Once Chembai sang in Kanchipuram after the Paramacharya, then the pontiff of the Math, had performed the long Chandramouleeswara pooja. The sage asked him whether he was not tired. Chembai replied: "No, not at all. How can anyone be fatigued watching your Holiness performing the pooja?" The Pontiff presented him with a bracelet, a Rudraksha necklace, a Ponnadai and Prasadam.
Recounted by Chembai--
We were speeding towards Kollam when our car got held up at a railway crossing. A young boy who was tending cattle nearby came up to the car and asked Chembai who he was. Always playful, Chembai asked him:
"What do I look like?" The boy replied smartly: "Like a bhagavatar." When Chembai conceded he was one, the boy asked: "Are you going to sing at Vadayattu Kottai? The concert will be a roaring one, eh?" Chembai had a hearty laugh and said that possibly Guruvayurappan himself had come to bless him.
**************************************
A story from a friend.

I was present at the concert given by Chembai at the wedding of the daughter of Postmaster Viswanatha lyer of Kalpathy which took place in Sekharipuram, Palakkad. This was around the time S.G.Kittappa, K.B.Sundarambal and their drama troupe was giving performances in Palakkad and the song Evarani rendered by Kittappa with terrific impact was on everybody's lips. Some of the listeners at the wedding concert requested Chembai to sing this song which is in the Devamritavarshini raga. Chembai replied that although it was summer and it was as dry as it could be, it would rain if he sang any song in that raga. Probably no one believed it because the listeners persisted with the request. Chembai then rendered the song and, miracle of miracles, when he concluded, dark clouds appeared in the sky and there was a downpour.

Question Of Seniority

Chembai and I were travelling by the Mangalore Mail in a posh old-time second class compartment, from Madras to Palakkad. It was very late at night when the train stopped at Erode. I heard someone knocking on the door and since there was an upper berth vacant, I opened it and there was Ariyakudi Ramanuja lyengar. We invited him in gladly. He was also going to Palakkad, to sing at the marriage of one of my relatives. Chembai began talking to Ariyakudi and, after a while, asked: "I know you are older than me, but which of us is senior in terms of performing experience?" lyengar admitted Chembai was, for he too remembered that even when he was giving only vocal support to his guru Poochi Srinivasa lyengar, Chembai was accompanying the latter on the violin. The exact words he spoke to Chembai, in broken English, which I remember vividly were: "You were fiddling then." All of us laughed.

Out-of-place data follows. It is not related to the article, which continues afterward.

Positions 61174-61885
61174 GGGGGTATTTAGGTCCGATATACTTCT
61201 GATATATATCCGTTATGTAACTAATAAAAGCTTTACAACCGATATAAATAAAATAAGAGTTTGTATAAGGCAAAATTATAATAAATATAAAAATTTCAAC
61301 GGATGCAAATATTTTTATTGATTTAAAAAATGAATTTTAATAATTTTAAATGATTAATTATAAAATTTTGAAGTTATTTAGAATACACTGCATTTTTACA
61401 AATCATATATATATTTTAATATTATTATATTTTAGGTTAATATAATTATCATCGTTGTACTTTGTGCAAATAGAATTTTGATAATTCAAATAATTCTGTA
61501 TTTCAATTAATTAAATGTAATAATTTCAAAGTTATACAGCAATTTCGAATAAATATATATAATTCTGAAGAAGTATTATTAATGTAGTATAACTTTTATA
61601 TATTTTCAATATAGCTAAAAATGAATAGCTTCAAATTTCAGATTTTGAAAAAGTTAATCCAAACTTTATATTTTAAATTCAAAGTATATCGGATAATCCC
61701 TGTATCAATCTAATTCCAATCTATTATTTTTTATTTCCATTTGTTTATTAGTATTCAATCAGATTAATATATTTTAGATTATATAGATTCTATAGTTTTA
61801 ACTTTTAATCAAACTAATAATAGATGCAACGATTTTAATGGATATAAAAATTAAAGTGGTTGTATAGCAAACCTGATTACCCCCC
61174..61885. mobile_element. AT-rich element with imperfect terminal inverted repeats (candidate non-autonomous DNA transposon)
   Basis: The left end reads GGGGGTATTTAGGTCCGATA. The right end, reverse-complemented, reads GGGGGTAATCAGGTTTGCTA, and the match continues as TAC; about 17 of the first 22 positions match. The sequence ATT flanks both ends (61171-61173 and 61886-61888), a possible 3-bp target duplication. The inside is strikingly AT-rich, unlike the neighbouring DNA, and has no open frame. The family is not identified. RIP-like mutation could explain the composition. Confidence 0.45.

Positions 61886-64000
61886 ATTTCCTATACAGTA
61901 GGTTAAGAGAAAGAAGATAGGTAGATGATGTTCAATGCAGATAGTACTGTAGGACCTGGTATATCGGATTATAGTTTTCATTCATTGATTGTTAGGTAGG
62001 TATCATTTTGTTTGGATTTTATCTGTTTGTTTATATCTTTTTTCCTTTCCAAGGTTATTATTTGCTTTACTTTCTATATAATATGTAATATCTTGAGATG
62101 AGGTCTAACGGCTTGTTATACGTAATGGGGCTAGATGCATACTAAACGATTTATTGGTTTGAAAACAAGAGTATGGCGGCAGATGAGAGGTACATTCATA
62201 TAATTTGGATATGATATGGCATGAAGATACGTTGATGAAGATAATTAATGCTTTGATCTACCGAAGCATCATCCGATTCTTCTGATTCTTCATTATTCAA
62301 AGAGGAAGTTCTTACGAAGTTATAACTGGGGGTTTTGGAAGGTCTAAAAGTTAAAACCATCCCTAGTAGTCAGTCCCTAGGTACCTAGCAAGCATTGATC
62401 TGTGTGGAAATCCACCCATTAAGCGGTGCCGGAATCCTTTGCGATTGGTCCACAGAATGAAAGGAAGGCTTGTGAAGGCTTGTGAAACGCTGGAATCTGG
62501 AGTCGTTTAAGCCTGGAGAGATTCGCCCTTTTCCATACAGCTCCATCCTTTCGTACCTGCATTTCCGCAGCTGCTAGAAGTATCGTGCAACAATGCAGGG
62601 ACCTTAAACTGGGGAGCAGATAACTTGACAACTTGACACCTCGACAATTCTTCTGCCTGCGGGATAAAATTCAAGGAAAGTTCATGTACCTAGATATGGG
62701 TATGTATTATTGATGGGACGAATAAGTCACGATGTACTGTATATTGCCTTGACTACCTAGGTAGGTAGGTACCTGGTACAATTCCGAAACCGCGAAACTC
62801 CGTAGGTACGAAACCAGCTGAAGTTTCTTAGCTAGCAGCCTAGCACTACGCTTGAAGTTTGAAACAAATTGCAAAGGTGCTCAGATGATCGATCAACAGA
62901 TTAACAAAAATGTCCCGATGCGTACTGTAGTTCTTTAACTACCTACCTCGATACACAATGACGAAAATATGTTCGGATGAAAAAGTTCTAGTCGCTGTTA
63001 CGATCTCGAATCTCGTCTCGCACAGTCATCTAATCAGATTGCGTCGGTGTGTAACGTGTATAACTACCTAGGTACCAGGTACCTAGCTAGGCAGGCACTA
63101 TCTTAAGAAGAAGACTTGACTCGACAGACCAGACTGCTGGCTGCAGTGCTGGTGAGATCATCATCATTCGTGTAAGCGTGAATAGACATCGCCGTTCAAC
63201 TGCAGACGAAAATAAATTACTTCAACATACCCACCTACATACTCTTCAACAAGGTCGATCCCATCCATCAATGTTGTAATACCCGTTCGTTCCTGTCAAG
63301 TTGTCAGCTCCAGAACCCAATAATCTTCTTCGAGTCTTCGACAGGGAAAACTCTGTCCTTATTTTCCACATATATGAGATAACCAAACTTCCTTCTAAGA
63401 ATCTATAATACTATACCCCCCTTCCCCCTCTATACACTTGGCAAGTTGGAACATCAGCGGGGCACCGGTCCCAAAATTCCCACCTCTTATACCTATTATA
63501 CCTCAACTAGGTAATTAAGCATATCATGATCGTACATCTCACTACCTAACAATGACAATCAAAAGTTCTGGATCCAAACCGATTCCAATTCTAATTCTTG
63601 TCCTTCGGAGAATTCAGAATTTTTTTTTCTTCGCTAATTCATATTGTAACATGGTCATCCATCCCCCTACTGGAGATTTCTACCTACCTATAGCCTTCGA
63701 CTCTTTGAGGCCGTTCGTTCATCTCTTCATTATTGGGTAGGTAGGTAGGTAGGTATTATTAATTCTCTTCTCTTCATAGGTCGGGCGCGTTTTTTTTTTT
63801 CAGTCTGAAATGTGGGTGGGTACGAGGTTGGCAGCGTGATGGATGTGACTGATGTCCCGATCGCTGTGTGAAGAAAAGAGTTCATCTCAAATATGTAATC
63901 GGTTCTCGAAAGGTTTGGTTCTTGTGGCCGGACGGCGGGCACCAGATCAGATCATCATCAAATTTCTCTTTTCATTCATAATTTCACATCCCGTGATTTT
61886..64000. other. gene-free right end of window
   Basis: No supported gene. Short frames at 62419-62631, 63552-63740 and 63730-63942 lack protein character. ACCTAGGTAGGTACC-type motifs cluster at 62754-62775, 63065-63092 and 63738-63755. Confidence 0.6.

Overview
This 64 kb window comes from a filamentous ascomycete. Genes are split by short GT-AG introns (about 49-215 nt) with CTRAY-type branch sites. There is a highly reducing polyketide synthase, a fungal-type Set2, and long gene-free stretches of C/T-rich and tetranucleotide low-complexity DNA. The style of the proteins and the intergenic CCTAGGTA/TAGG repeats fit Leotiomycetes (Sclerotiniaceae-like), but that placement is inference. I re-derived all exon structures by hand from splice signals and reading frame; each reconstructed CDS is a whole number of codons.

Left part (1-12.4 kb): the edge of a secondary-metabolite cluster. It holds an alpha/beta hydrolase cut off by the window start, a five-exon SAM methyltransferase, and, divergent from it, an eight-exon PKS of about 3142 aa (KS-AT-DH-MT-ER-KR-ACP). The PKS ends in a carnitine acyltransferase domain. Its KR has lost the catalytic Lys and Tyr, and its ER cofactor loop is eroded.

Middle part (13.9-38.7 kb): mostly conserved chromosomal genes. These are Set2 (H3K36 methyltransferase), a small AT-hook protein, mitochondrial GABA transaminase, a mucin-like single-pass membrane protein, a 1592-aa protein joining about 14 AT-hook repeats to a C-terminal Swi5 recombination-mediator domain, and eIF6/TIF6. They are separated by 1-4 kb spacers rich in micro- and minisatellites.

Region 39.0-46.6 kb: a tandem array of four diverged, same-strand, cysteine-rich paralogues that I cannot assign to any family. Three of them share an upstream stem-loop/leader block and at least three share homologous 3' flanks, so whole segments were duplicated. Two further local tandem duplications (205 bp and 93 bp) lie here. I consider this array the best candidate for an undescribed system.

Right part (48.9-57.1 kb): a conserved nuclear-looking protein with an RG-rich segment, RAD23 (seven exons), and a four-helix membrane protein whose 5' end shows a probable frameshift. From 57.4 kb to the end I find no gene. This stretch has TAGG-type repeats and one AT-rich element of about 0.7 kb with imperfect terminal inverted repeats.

Footrule
It was a time when the Railways used to issue "Travel As You Like" tickets costing seven and half rupees which could be used for three months throughout the entire railway network in the South.
On or about June 1940, Chembai and I were at the Shoranur railway station platform, waiting to board the Mangalore-Madras Mail. Desamangalam Namboodiripad, an advocate of Madras and a Member of the then Madras Legislative Council, hove into view with members of his family. Desamangalam is close to Shoranur.

Namboodiripad spoke to Chembai:
"Bhagavatar, why are you sitting here? Only the third class compartments will be coming to where you are sitting. The first class and second class compartments will not come here. You will have to go still further up." Bhagavatar replied that he was travelling by third class only and he showed him the special season ticket. The advocate-admirer was greatly surprised and asked: "My dear Bhagavatar, you are a very popular musician with several engagements all over the country and in the sphere of music you are an uncrowned king. Is it not below your stature to travel in third class?"

Chembai replied: "My father and my grandfather used to travel by foot and give concerts but I have given up the usual family practice and travel by train. I really feel, though, that I too should go walking to the places where I give concerts."
Desamangalam Nambudiripad had a hearty laugh at the insouciant reply of the great musician.

Deference To Elder
When the Bharatiya Music and Arts Society was founded in Bombay in 1953, I requested Chembai Vaidyanatha Bhagavatar to give the inaugural concert. But Chembai replied that it would be more appropriate to give the honour to Palakkad Rama Bhagavatar, who was senior to him. We took his advice; but were glad Chembai also gave a concert later.